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Old-timers continue to point fingers, complain about baseball

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Bleacher Report’s Scott Miller has a lengthy column up in which he discusses the way the game of baseball has changed and continues to change. He quotes a number of old-timers, including Goose Gossage, Pete Rose, and Jim Leyland, who bemoan the direction in which the game has gone. They hate that starters rarely pitch deep into games, that coaches adhere to pitch counts, the rise of analytics, the lack of arguments between umpires and managers, among other things.

Miller provides his own support for the game changing for the worse. Sadly, the column reads more like Abe Simpson in the 2002 episode of The Simpsons titled “The Old Man and the Key.” Grandpa Simpson was featured in a newspaper article with the headline, “Old Man Yells at Cloud,” which has gone on to become an Internet meme. Most people, for various reasons including cognitive biases, think things back in the prime of their lives was better, regardless of whether or not that is actually true.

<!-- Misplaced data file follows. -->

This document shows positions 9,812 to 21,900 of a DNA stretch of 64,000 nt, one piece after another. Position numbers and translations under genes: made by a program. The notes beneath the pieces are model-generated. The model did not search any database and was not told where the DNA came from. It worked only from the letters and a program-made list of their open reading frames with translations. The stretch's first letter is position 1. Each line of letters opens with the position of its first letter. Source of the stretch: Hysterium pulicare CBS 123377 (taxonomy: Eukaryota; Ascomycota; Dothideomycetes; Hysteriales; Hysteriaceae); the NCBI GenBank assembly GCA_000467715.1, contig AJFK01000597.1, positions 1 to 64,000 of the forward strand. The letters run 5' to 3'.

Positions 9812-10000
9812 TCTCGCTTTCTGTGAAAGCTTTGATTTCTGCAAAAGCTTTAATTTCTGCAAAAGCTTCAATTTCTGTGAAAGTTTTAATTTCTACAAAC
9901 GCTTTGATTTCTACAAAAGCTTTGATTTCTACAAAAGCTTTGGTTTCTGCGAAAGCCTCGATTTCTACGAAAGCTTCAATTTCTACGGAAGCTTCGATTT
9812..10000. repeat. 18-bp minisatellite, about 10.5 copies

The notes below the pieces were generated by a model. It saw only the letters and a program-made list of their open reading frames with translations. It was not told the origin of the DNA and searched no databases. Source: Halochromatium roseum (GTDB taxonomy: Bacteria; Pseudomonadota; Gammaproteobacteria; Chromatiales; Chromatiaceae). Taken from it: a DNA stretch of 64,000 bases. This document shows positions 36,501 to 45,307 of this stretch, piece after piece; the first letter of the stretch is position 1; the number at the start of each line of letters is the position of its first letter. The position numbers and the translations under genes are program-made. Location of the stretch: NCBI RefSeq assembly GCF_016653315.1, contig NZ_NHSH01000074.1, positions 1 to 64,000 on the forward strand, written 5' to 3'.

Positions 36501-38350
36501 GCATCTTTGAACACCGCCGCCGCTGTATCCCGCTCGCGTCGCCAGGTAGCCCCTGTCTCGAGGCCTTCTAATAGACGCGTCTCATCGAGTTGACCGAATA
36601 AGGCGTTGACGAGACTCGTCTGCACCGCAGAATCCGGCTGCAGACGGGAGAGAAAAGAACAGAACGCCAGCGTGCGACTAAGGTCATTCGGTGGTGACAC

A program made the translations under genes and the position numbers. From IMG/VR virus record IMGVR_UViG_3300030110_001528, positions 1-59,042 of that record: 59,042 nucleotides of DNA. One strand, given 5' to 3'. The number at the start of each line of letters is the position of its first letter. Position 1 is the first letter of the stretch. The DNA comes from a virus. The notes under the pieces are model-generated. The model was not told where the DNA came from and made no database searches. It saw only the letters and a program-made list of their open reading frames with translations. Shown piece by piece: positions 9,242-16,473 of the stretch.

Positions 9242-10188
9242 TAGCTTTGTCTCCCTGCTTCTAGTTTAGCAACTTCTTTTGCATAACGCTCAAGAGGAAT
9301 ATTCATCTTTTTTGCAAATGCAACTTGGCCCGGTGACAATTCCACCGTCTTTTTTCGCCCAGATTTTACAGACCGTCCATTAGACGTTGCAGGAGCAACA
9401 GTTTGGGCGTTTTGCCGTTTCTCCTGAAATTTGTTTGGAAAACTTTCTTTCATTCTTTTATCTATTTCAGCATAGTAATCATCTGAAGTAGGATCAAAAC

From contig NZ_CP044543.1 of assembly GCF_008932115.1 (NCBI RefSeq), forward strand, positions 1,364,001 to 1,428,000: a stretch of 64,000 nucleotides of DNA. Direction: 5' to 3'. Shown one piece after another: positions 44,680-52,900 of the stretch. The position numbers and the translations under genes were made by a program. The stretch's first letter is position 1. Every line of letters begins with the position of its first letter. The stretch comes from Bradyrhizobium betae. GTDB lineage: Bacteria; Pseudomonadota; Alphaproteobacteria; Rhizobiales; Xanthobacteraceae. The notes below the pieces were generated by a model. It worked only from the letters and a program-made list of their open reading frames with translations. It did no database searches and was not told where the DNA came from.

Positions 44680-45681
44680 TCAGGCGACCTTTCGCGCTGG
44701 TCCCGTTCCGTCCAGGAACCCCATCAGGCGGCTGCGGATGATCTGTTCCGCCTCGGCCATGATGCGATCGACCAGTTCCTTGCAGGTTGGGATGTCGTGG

For example, Miller writes, “Strikeouts, power pitchers and defensive shifts have conspired to keep batting averages low and diffuse old-fashioned rallies.” However, despite the implementation of the shift to various degrees by all 30 times, BABIP hasn’t really changed. Starting with 2010 and going through 2018, the MLB average BABIP has been: .297, .295, .297, .297, .299, .299, .300, .300, .296. What we — Russell Carleton of Baseball Prospectus, more specifically — have found is that pitchers give up noticeably more walks when the shift is on than when it is not, presumably because it makes them uncomfortable.